And what’s important for our purposes (and I think what Paul is trying to highlight) is that the true wisdom or knowledge comes from God. That is, what comes from God is true wisdom (and we discussed this last week, and before). But what he’s also saying is that true wisdom comes only from God.
In vv. 10b-13, Paul says that believers are let in on this mystery by the Holy Spirit. We read:
10b The Spirit searches all things, even the deep things of God. 11 For who knows a person’s thoughts except their own spirit within them? In the same way no one knows the thoughts of God except the Spirit of God. 12 What we have received is not the spirit of the world, but the Spirit who is from God, so that we may understand what God has freely given us. 13 This is what we speak, not in words taught us by human wisdom but in words taught by the Spirit, explaining spiritual realities with Spirit-taught words.1 Corinthians 2: 10b-13
With these verses, Paul seems to be doing a couple of things. Firstly, Paul tells his readers (and us) that the “deep things of God,” the “thoughts of God,” are only made known to human beings by the Spirit of God. In other words, the true wisdom is a matter of God’s grace, not human accomplishment. Indeed, as the “thoughts of God” can only be known (and, subsequently made known) by the Spirit of God, human beings cannot know the wisdom of God except by God’s revelation.
We don’t need to spend a lot of time on this here, but this simple statement highlights a couple of elements of theology. The first is that of total depravity – or the notion that there is no part of human being that is not touched or corrupted by sin. And the second is that of God’s grace. To put it another way, Paul is highlighting the truth that human beings cannot achieve true or saving wisdom except by God’s intervention and grace.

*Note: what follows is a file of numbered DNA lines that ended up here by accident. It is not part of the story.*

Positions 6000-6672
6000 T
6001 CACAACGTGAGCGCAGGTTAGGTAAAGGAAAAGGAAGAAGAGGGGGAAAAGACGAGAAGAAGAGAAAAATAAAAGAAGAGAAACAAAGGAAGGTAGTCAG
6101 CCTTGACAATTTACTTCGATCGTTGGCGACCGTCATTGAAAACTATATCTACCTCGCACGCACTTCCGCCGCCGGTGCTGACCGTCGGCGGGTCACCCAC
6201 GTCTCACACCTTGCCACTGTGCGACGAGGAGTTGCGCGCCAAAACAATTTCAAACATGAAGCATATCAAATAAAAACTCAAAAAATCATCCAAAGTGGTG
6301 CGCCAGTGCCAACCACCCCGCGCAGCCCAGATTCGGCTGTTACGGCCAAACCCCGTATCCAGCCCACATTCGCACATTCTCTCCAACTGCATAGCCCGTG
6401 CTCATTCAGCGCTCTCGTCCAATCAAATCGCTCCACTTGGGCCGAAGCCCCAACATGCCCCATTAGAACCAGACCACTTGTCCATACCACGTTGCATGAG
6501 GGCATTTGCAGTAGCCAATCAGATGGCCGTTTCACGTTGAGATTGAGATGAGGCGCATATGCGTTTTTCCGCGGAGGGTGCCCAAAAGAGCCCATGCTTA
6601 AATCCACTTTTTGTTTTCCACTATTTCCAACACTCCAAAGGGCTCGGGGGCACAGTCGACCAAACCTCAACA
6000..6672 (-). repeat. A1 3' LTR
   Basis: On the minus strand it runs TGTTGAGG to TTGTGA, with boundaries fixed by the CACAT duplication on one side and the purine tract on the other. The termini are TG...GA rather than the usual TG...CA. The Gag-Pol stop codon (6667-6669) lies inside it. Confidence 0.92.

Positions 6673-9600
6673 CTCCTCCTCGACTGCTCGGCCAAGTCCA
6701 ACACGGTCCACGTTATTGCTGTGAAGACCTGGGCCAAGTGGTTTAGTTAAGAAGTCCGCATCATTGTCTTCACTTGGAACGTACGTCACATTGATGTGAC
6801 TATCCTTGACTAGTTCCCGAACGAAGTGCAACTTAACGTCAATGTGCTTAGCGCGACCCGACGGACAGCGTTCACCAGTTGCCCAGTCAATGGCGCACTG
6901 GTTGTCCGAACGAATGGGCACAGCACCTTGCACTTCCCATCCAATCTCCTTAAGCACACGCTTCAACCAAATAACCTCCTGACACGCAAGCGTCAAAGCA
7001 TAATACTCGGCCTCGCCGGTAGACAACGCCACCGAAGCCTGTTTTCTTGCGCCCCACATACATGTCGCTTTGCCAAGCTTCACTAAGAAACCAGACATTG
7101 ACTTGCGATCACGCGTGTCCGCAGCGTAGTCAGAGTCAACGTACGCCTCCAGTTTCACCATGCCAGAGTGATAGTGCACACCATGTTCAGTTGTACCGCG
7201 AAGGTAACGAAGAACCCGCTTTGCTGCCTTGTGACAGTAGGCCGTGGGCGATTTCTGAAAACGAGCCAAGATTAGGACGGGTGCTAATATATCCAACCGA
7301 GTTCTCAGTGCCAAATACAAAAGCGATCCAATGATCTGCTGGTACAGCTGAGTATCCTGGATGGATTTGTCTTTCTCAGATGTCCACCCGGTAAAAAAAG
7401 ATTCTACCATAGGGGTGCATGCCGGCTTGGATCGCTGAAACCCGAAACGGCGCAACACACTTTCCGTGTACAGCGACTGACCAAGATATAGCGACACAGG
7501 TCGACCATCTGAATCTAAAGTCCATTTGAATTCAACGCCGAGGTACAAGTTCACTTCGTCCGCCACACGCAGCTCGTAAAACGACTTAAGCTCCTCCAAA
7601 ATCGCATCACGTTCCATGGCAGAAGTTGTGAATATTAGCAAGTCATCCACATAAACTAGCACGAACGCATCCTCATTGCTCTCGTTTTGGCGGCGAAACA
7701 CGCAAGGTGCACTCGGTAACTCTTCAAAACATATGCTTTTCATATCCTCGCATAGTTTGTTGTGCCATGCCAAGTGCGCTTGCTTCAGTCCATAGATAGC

This may seem so obvious to us that it doesn’t need to be mentioned. However, Paul brings it up presumably precisely because of the Corinthians’ propensity to pride. But we will talk more about this later.
So here, we get a second contrast – that wisdom is not a human achievement or accomplishment, but a gift of God, dependent solely on God’s grace.
The second thing that Paul seems to be doing with this passage is addressing the perception or accusation that Paul’s authority as an apostle is lacking (something we discussed in the last couple of weeks). As we said last week, it appears that some have decided that Paul’s teaching doesn’t reflect the kind of ideal Hellenistic wisdom that they so appreciate. To this, Paul says:
13 This is what we speak, not in words taught us by human wisdom but in words taught by the Spirit, explaining spiritual realities with Spirit-taught words.1 Corinthians 2: 13
So here, Paul is asserting, as he does earlier in the letter, that his words (and therefore, his authority) is because of what is given to him by the Holy Spirit. And the way Paul says this is important. Firstly, notice that Paul says that what he speaks is “not in words taught…by human wisdom…” Here, we might note that “words” is the Greek word Logos, which is a favourite of the Gnostics (or again, the proto-Gnostics). That it is not Logos again highlights the contrast between worldly wisdom and true (or Godly) wisdom. But Paul goes on to say instead that what he teaches is “words taught by the Spirit,” and “Spirit-taught words.” Now we’re not going to get into the details of the Greek, but it’s worth noting that the NIV may lead us to identify the repetition of “words.” However, this repetition is unique to the NIV. Other translations use, for example, “truths,” “thoughts,” or even “things.”